In many ways I’m a pretty focused guy. I have lots of things on the go, but I have a plan in my head about where I want to end up. I can deal with obstacles and roadblocks with grace and aplomb. Well, sometimes it’s with fury and outrage, but you know what I mean. Usually I can deal. (more…)
There’s been a ferocious discussion going on about the latest hymnal being put out by the Presbyterian Church in the US. They have dropped the Hymn “In Christ Alone” because of the line in the original lyrics which say “on that cross, as Jesus died, the wrath of God was satisfied.” The Presbyterian Committee on Congregational Song wanted to substitute the words, “the love of God was magnified.” (more…)
No man is an island, though some should be forced to live on one!
Gord Holtslander 🙂
Experiencing transparency fatigue. Attempting to be more vulnerable in my teaching is a noble goal but exhausting nonetheless.
Kevin J. Navarro
An insightful status update from a Facebook friend. Everyone wants leadership to be open and honest, but at the same time there’s a lot of mud waiting to be tossed. The line between transparency and TMI is thin and permeable.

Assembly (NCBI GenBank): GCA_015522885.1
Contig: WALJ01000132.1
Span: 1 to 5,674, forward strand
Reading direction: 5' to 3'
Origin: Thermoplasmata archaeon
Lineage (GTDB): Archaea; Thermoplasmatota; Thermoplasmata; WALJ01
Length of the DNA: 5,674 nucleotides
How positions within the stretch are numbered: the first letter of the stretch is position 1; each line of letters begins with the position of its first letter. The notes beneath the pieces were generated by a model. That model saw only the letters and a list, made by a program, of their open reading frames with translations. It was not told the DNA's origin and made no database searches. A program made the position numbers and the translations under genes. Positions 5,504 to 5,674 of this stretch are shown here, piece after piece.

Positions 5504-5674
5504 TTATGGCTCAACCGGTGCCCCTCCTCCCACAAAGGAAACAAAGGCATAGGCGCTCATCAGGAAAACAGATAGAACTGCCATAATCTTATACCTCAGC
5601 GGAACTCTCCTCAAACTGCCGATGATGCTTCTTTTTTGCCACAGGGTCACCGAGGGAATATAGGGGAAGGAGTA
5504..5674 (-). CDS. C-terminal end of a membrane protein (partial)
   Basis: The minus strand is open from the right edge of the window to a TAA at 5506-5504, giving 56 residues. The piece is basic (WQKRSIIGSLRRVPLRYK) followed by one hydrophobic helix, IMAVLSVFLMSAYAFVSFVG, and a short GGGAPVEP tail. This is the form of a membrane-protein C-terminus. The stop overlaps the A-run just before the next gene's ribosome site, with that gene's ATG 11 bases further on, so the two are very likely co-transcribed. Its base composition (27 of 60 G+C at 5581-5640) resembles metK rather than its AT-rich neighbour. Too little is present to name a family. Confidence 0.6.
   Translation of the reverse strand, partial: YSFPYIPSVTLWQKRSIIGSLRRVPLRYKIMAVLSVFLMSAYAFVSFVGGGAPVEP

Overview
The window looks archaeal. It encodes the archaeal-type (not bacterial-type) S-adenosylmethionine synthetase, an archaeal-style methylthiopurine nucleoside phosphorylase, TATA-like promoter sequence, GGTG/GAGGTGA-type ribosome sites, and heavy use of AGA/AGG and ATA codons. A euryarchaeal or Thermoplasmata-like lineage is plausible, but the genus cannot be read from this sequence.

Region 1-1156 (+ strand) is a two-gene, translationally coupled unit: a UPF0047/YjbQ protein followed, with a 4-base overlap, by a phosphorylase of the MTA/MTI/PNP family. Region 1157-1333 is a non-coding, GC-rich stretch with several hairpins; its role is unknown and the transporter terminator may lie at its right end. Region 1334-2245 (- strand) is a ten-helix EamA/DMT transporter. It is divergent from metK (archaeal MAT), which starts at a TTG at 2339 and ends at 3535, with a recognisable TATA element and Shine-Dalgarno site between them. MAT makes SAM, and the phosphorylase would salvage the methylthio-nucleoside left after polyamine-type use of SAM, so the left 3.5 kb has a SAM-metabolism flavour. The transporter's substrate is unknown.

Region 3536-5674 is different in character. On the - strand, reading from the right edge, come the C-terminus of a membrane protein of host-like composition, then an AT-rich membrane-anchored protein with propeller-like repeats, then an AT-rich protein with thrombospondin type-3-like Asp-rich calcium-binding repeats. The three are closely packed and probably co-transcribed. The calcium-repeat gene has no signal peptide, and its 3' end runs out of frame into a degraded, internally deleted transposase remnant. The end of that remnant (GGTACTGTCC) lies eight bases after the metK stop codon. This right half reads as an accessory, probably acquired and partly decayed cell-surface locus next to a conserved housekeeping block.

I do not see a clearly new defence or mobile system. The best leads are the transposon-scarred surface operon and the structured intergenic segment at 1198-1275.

On first blush, both statements seem reasonable. They are ideas that are promoted in song, story and advertising campaigns everywhere. And like every limiting lie there is some truth in them.
- I can do it myself!
There are certainly some things each of us need to learn how to do ourselves. However, too often that thought gets generalized into I have to do everything myself. Then, just like the toddler who says this incessantly, we become a resistant to asking for help when we actually need it. We can’t learn from others since not doing it ourselves would be cheating or giving up. Our progress trajectory is flattened just when we need the extra energy partners, or cheerleaders, would provide. (more…)
We all chuckle and nod knowingly whenever we hear mention of someone ’tilting at windmills.’ This reference to Don Quixote is almost always used in a manner to invoke eye rolling and head shaking. When used in reference to anyone as delusional as the character Don Quixote himself it’s probably more likely to be done with a sad, resigned, eye rolling. (more…)